A survey of 61 paddocks was carried out in spring 2006 to examine the practice of sowing diverse pasture mixes. Farmers were asked a set of routine questions regarding their establishment practices and these were matched with a botanical analysis of what was found in the resulting pasture.


Landholders who lived within the target area (> 550 mm annual average rainfall, south west slopes, NSW) were randomly selected from t lists of stock sales in local papers and were approached to cooperate with the survey, few declined. One pre-requisite of involvement in the survey was that the landholder had to have reliable records of pasture establishment. Over the 34 farms surveyed, 61 paddocks were selected. Selection was unbiased in that landholders were asked to nominate paddocks that they had sown to improved pastures in either the last 1-5 years or 5-15 years (range surveyed 2 – 28 years). Most could only nominate 1 or 2 in either category. Having nominated potential paddocks for the survey, the landholder was then interviewed regarding establishment and management practices of the paddock. The establishment factors considered covered all aspects of pastures establishment (number and identity of species sown, sowing rates, sowing method, pre-establishment management, fertiliser, year etc.) as well as post establishment management (grazing, fertiliser, herbicide, insecticide etc.).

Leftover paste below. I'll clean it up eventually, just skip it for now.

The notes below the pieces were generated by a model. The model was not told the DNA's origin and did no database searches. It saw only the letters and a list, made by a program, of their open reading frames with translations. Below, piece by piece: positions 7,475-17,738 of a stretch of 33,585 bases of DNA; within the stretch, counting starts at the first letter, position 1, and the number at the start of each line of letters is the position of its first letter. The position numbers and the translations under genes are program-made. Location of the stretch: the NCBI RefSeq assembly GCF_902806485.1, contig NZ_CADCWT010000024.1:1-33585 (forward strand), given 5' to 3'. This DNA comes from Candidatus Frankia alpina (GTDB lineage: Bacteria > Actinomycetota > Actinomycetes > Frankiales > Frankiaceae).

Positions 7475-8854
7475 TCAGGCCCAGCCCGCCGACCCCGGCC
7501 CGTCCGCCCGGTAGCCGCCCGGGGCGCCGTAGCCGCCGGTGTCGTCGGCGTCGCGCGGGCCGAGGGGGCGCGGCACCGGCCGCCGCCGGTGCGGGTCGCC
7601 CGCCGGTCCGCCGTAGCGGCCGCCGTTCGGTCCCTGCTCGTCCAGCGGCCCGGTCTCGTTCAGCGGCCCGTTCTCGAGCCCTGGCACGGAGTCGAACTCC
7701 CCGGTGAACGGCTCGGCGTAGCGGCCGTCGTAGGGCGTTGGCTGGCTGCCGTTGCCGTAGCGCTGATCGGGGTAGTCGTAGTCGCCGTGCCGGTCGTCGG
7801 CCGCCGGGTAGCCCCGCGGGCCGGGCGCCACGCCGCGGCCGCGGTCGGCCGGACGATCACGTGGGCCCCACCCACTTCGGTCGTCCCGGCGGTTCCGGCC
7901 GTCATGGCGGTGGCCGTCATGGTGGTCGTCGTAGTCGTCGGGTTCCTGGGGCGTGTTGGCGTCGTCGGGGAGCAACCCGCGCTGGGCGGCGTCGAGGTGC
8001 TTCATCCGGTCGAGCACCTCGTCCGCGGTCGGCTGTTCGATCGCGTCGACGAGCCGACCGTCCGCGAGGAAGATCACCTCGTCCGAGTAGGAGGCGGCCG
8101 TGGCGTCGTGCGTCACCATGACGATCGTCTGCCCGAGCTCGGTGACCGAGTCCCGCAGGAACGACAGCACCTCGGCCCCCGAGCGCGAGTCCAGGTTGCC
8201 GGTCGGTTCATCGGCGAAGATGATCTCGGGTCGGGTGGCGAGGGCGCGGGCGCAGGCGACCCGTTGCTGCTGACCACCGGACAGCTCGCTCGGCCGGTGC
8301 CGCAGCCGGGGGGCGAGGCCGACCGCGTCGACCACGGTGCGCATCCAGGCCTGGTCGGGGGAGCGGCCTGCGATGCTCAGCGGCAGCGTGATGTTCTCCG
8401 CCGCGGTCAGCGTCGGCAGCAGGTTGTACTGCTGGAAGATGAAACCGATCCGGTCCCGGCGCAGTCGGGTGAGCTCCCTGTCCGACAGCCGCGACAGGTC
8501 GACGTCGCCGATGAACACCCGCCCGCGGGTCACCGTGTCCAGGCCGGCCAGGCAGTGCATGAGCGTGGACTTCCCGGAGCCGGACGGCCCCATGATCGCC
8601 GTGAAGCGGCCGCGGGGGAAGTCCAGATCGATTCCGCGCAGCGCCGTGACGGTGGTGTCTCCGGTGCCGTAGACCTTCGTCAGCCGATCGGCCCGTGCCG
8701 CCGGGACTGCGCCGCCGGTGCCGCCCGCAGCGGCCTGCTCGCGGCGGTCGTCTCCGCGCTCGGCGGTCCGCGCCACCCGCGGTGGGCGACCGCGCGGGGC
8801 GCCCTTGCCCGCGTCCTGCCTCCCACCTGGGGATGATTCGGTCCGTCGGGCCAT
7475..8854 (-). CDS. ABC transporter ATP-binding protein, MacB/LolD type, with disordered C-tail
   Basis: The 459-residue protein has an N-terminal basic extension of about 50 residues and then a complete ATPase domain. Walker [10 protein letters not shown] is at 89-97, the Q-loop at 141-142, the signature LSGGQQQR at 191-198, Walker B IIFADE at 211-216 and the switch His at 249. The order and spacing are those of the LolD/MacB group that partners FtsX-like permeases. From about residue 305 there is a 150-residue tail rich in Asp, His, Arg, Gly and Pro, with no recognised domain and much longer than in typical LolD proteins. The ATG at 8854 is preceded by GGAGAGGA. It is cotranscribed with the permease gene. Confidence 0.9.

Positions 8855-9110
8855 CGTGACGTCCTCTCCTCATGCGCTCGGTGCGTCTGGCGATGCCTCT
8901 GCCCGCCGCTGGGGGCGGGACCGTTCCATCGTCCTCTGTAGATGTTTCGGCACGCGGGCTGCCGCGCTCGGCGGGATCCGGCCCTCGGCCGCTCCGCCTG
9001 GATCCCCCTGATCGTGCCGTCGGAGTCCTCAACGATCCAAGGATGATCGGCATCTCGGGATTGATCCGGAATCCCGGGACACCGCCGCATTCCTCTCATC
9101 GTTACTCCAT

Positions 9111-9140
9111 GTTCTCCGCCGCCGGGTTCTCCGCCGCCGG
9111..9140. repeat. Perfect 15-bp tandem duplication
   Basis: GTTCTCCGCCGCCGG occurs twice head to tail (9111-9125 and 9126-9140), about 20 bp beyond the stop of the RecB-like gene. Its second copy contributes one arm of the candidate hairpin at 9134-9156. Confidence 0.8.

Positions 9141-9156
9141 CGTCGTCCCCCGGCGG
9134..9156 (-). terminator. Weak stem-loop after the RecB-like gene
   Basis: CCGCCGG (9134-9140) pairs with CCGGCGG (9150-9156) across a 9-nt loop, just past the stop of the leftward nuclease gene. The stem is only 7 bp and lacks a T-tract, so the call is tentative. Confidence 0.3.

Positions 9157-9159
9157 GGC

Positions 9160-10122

In each paddock, quadrats were placed at one hundred sample points located along two perpendicular transects. One transect was located to cover the maximum range of landscape variation in the paddock, the other was placed perpendicular to the first approximately halfway through the paddock. Along each of the transects, 50 equally-spaced quadrats were assessed for botanical composition using the dry-weight rank method (Mannetje and Haydock 1963), feed on offer (visual score) and for the presence of sown species. In addition, soil samples were taken at 16 of the sample points and bulked for chemical analyses (pH, phosphorus). Care was taken to avoid unsown areas within the paddocks (rocky outcrops, under trees etc.) as these would bias the results.